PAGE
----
So the boyfriend of a woman I sing with in my church choir and I were having a conversation about books at a choir party. He told me that if I liked Stephen King (I love his works) that I should check out Dean Koontz. I then looked the author up and found out that he has published hundreds of works. I had no idea where to start, so I turned to Goodreads (www.goodreads.com/) because I find it helpful reading reviews by others when deciding if something looks good or not, and it also helps me to remember all the stuff I have read. It seemed that most people recommend starting with this series, and rather than writing a separate review for each one, I am simplifying it to one review for the series. I have only read the first five so far, and the last one (#7) is not out yet so this is only up to but not including the last two of the series.
#1: Odd Thomas
Introduces us to Odd Thomas, the short-order cook from a small desert town who can see the dead. They seek him out for help, usually with trying to pass on to the next world. They cannot harm anybody in this world and they do not speak, but if they get mad enough they can go poltergeist and move stuff around. The books are not really scary, they are like detective type novels where he solves what happened to these people, or often he deals with something bad that is about to happen and tries to stop it, that is the case with the first one. The ghosts he sees are sometimes famous (Elvis, Frank Sinatra, etc.), sometimes they are even pets (he has a ghost dog), but he also sees some sort of evil black shadow things that like to come around when a lot of people are about to die, this is the case with the first novel. I liked it well enough to read the series, but I consider it light and not very challenging at all. He dabbles in the supernatural and character analysis through these odd events like Stephen King, but believe me his writing is nowhere near the level of Stephen King. He does not develop the characters as well, the work does not flow as well with loads of filler text, and their is nowhere near the level of trying to understand and explain the human condition like there is in all of Stephen King's works. So, if you are looking for a light or diet version of Stephen King this is for you. Like I said, it is entertaining and fun, but it is not deep writing. Odd is a very sweet and funny character, his dialog is often the best part of each book, and the mysteries involved are quite entertaining.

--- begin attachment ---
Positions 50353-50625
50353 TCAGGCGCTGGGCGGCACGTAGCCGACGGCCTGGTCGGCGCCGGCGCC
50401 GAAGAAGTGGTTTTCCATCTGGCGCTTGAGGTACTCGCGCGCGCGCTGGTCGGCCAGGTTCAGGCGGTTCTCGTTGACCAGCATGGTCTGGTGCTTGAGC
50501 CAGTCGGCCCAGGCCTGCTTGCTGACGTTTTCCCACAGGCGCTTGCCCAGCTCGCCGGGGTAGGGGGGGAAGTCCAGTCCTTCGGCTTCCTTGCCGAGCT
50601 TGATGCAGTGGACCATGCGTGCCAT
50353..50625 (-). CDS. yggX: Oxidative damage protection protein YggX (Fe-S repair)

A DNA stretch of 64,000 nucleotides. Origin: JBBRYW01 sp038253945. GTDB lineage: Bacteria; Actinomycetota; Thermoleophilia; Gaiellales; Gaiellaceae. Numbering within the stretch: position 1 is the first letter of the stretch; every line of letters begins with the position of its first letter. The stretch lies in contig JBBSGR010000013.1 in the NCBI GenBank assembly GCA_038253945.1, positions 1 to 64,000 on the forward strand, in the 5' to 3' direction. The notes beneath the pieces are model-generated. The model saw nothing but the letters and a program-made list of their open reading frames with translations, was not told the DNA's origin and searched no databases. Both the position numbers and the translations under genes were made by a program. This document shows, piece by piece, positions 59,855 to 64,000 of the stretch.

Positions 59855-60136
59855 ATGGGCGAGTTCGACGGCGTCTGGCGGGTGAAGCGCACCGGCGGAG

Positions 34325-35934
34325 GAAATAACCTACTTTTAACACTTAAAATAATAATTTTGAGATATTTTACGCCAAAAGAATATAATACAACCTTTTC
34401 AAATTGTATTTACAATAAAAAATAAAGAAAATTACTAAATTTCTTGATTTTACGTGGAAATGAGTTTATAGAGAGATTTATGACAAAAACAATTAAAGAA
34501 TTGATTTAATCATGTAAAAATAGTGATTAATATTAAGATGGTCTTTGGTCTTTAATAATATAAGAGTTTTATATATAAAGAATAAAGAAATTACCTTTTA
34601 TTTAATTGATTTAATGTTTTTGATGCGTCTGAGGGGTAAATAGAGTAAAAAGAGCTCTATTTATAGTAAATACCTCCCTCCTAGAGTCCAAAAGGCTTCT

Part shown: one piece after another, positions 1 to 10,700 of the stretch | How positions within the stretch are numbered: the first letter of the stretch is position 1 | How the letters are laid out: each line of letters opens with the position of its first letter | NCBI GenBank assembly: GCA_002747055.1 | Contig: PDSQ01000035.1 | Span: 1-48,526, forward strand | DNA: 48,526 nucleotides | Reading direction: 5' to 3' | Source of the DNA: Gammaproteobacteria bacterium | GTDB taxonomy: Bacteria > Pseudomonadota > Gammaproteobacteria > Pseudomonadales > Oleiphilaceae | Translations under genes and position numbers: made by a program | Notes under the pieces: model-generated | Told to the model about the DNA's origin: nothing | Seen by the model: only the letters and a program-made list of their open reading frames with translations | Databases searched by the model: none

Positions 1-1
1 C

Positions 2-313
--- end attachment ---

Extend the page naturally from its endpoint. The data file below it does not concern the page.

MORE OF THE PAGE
#2: Forever Odd
This one involves a nutty woman who wants Odd to conjure ghosts for her, something he cannot do, and when I say nutty I mean psychopath in every sense of the word.
#3: Brother OddThis one is set in a monastery and involves an unstable scientist with a secret lab, a snowstorm, and an endearing young man with mental development issues.
#4: Odd Hours
In this one he is drawn to a coastal town and meets the character Annamaria who is young, pregnant, vague, and has some sort of powers (does a nifty flower trick and can speak to coyotes). There is also some plot involved with corrupt townspeople and nuclear weapons.
#5: Odd Apocalypse
This one involves an old mansion called Roseland, very disturbing secrets involving lots of dead women, and a time-traveling device created by Tesla.
#6: Deeply Odd
I have not read this one yet.
#7: Saint Odd
This is supposed to come out 12/09/2014.
And so it goes...